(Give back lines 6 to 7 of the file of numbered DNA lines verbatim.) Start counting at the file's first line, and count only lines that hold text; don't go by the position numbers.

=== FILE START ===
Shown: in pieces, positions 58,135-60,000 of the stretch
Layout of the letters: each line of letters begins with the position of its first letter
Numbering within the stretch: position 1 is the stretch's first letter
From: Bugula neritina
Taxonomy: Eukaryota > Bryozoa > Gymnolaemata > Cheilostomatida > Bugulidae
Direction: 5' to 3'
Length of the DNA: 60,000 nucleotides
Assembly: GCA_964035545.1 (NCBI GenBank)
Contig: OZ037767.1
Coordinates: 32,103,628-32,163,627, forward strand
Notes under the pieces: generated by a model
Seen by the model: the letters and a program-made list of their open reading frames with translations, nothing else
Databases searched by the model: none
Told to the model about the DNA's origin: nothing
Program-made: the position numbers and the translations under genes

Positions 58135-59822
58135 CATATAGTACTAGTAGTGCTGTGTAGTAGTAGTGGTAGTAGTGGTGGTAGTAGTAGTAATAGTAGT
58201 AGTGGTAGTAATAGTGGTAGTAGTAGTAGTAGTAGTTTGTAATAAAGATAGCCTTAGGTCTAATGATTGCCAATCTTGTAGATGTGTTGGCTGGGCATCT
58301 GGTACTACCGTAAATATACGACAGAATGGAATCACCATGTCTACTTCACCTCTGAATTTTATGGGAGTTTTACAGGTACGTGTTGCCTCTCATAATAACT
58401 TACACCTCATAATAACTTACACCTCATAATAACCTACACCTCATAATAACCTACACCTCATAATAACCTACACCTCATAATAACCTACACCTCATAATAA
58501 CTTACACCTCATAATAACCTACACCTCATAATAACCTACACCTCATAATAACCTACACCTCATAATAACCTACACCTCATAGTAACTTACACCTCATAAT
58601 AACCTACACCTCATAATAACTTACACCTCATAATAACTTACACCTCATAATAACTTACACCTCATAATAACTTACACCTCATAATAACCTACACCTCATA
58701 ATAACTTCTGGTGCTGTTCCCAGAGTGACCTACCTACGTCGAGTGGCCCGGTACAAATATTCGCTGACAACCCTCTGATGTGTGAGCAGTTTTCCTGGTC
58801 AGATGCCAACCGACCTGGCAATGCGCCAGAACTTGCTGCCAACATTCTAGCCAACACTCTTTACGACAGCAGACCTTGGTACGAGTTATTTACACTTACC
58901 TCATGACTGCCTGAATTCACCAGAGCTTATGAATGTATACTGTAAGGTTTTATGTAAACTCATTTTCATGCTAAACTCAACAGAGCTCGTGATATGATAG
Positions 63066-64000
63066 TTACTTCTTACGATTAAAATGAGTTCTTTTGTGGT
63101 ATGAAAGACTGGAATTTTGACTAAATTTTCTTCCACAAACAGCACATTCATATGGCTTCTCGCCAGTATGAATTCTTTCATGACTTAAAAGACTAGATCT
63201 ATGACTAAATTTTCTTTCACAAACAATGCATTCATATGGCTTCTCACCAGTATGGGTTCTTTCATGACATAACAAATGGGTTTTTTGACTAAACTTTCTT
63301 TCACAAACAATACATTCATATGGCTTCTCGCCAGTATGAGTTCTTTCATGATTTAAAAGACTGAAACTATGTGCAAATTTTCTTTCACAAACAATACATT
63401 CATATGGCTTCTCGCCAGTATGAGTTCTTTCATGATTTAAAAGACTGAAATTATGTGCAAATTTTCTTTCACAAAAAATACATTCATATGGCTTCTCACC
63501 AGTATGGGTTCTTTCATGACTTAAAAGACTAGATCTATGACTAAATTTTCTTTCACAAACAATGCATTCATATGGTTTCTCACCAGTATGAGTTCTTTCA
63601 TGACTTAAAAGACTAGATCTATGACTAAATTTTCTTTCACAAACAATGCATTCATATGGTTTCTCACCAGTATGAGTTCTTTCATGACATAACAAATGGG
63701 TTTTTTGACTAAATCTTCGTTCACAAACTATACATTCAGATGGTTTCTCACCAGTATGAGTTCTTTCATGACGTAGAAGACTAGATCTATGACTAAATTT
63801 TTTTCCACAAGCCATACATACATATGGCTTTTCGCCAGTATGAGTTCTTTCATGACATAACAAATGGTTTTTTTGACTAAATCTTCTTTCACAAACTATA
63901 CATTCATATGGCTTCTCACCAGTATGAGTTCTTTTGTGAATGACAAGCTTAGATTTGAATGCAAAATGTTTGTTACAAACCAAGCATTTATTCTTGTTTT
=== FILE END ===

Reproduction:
Direction: 5' to 3'
Length of the DNA: 60,000 nucleotides